One of the challenges with investing in precious metals is that there is so much distortion in the market that figuring out a true fair value is not always the easiest thing to do. Yet there are clues investors can look at that indicate that when the price starts to move, it won’t be by a small amount.
Back in 2011 I was still working as an equity options trader on the New York Stock Exchange, and was about two years into my studies of the precious metals market. Following the collapse of the subprime housing bubble, I was stunned by how despite having a decade of experience on Wall Street and an MBA from Wharton, I hadn’t seen any of it coming.
However I found it interesting how many of the Austrian economists had seen the situation clear as day in advance, and as soon as I started to understand their perspective the underlying case for precious metals always made a lot of sense.
So in 2011 following Ben Bernanke’s second quantitative easing program, a widely publicized debt ceiling debacle, and the downgrade of the U.S. credit rating by Standard & Poors, it seemed like there was every reason to believe the dollar was on the ropes. Which as the years have gone by and put things in perspective, I personally believe was actually the case.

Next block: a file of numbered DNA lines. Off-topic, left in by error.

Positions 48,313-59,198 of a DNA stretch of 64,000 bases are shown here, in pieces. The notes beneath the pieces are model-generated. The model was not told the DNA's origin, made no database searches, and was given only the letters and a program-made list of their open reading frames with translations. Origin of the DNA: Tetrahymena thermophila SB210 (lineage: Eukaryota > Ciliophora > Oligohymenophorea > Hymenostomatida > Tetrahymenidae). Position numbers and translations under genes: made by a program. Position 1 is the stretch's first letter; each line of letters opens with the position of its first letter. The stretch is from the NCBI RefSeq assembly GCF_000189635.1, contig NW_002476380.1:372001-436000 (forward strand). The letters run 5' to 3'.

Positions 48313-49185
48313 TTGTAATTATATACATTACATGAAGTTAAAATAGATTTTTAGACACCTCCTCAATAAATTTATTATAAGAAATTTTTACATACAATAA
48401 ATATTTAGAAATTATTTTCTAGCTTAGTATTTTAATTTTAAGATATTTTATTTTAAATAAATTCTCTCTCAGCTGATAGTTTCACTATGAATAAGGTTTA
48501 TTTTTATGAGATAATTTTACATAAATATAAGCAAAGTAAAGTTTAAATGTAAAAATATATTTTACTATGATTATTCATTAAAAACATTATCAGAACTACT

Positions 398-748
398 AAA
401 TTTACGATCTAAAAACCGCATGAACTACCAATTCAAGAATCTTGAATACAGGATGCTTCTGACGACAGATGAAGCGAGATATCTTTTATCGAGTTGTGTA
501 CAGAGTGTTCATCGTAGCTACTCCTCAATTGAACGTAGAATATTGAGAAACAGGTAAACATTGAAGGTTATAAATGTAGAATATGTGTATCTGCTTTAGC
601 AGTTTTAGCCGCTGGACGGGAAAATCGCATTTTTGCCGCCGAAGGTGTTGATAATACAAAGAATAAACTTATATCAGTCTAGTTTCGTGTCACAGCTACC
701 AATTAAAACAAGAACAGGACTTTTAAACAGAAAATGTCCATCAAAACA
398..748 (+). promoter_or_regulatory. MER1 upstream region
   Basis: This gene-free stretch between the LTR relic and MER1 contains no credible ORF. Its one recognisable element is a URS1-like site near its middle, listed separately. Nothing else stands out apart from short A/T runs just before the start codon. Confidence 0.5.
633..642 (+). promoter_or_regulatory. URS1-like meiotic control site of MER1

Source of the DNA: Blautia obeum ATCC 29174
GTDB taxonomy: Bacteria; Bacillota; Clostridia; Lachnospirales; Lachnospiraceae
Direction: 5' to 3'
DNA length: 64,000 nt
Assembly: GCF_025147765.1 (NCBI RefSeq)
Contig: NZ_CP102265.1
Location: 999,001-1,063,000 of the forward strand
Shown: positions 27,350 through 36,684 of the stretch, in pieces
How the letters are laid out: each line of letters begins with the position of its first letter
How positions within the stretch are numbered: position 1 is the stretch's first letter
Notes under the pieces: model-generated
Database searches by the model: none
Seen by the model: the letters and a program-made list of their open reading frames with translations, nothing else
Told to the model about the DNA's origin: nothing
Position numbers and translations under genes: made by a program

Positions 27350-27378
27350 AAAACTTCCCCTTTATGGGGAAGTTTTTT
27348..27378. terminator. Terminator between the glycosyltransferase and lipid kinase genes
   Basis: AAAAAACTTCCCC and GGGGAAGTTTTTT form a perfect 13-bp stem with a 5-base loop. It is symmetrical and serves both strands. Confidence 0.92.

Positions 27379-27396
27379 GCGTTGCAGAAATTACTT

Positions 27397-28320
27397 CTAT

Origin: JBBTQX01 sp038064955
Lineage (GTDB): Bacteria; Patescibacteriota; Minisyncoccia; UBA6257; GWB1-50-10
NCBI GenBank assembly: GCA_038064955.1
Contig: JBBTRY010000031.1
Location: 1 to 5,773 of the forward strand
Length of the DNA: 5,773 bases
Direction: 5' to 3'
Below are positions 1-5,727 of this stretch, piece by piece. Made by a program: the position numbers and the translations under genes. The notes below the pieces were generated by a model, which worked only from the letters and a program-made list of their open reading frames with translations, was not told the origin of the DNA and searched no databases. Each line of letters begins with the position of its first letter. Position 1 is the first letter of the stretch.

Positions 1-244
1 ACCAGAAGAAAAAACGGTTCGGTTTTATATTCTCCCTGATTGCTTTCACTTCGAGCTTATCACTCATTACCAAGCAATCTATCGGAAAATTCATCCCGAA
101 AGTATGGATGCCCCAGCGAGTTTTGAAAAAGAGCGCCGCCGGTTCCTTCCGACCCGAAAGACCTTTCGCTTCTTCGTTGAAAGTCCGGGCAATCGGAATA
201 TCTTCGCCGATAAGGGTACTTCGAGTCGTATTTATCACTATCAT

Yet that all changed in the early morning hours of September 6, 2011.
First, there was an announcement that the Swiss Franc, which at the time was being viewed as the last remaining safe haven currency, was being pegged to the euro. Seemingly clearing the path for gold and silver. Yet within the next couple of hours, rather than seeing gold move from the $1900 range to near or above $2000 per ounce, the price was hammered in the early morning hours in New York time.
Which always struck me as extremely odd.